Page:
Whoever said old age ties one down? Today is the day I decided to liberate my "girls."
The perils of growing older are many and the path is fraught with many pitfalls. Just when your mind and spirit mature to a reasonable level, the body decides to give out. This is what happened to me, thanks to heavy lifting and an outing on my roof.
I could never understand why most old ladies go braless, but they do. Think comic strip character, Maxine. My mother and my mother-in-law used to go sans brassiere, as well as some of my critique partners. In the mall, I see ladies older than I in halter tops. These brave females throw caution and ta-tas to the wind, with no regard to what other people think.
I recently read something cute on a tote bag: "Life should not be a journey to the grave with the intention of arriving safely in a well-preserved body, but rather to skid in sideways, chocolate in one hand, wine in the other, body thoroughly worn out and screaming...WOO HOO, WHAT A RIDE!"
I am on my way to making "WOO HOO" a sole cause while on my downward slide into the inevitable.
Ignoring my husband's pleas (as we have crappy health insurance), I decided to go to my doctor for shoulder pain that has been nagging me for months. Recent x-rays and ultrasounds of the affected area found not a torn rotator cuff, but a badly sprained one. This caused my husband to perform a happy dance for the vote of no surgery. Then, of course, he realized expensive, non-covered physical therapy is involved in my treatment.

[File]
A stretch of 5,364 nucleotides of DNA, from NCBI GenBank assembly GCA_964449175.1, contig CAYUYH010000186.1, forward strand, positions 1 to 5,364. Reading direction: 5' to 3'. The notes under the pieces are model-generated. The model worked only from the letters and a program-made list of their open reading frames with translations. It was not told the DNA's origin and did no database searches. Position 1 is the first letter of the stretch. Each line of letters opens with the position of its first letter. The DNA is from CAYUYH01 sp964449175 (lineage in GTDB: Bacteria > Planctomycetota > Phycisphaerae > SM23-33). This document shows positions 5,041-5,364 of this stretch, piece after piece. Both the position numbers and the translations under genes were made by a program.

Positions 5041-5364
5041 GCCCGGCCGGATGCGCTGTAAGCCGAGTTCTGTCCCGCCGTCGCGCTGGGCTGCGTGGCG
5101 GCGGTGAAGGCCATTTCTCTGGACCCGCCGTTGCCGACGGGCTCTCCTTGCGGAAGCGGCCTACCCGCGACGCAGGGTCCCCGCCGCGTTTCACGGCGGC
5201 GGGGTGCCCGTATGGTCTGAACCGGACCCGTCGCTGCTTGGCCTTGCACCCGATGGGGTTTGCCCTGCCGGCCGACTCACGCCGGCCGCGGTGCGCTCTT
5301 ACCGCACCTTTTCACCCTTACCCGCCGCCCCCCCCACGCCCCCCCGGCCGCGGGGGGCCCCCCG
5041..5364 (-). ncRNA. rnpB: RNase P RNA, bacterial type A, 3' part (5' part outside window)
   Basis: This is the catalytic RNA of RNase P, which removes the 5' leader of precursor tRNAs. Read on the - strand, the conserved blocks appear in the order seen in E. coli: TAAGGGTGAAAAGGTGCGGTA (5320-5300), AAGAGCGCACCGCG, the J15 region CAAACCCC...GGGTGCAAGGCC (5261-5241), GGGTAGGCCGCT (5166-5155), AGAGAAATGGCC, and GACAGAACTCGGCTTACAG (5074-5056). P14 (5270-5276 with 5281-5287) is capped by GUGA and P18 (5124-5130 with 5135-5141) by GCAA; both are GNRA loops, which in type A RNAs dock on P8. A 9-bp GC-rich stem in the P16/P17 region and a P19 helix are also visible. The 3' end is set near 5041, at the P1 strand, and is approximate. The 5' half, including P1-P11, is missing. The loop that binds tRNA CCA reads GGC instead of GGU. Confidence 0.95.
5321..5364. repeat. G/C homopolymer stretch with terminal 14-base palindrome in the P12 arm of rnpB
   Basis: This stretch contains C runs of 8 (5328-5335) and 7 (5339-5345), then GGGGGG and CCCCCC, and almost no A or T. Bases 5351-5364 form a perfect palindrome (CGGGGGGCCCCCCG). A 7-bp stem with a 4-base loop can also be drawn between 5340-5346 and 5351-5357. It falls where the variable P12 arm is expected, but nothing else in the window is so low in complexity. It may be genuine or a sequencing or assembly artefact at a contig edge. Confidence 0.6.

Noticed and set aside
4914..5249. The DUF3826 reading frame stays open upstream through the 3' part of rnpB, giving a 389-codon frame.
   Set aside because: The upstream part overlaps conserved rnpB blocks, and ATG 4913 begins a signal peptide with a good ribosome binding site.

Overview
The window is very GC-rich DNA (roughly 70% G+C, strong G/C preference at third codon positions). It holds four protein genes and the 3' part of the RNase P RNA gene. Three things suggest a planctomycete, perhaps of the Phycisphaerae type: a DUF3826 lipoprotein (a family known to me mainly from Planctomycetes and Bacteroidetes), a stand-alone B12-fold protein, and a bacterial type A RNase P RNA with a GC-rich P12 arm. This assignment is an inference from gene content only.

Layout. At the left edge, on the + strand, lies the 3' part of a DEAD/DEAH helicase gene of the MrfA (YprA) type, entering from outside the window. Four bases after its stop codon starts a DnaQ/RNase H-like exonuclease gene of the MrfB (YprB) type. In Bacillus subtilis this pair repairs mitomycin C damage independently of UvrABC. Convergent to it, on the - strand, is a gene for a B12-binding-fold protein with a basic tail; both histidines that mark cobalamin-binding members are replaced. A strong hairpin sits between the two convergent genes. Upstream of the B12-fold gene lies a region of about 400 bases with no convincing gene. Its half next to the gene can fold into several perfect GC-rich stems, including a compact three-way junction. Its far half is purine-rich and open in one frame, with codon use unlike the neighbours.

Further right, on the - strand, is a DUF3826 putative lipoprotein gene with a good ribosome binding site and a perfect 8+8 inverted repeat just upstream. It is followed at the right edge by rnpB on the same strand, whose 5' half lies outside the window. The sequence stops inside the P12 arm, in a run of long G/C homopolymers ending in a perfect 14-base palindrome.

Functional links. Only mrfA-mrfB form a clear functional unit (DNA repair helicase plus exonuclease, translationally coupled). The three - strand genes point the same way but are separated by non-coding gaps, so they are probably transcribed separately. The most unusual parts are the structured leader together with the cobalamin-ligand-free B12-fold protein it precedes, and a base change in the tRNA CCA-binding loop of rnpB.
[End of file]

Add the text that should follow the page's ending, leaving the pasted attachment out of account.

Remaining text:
I could tough it out, but I can't lift my left arm, nor can I reach behind. This makes several tasks extremely difficult: my yoga workout, washing and drying my hair, lifting the garage door, and putting on my bra.
Today is the day (after excruciating pain resulting from back hooks not meeting as they should) I have decided to ditch the over-shoulder-boulder-holders. That's right, I'm letting my girls out free.
As I was gimping into work today, I realized that I have now gone full circle when it comes to intimate apparel. As a post-Woodstock, burning-bra feminist teenager with barely anything to support, I was radically against the wearing of bras. This continued until I registered for a class at the University of Minnesota in fashion design. In the world of late enrollment, you take what you can get. Instead of staying on the Minneapolis side and maybe taking Creative Writing 101 (again) or The Art History of Mayan Culture, I decided to spread my wings and head over to the St. Paul side for a class in the fabric arts.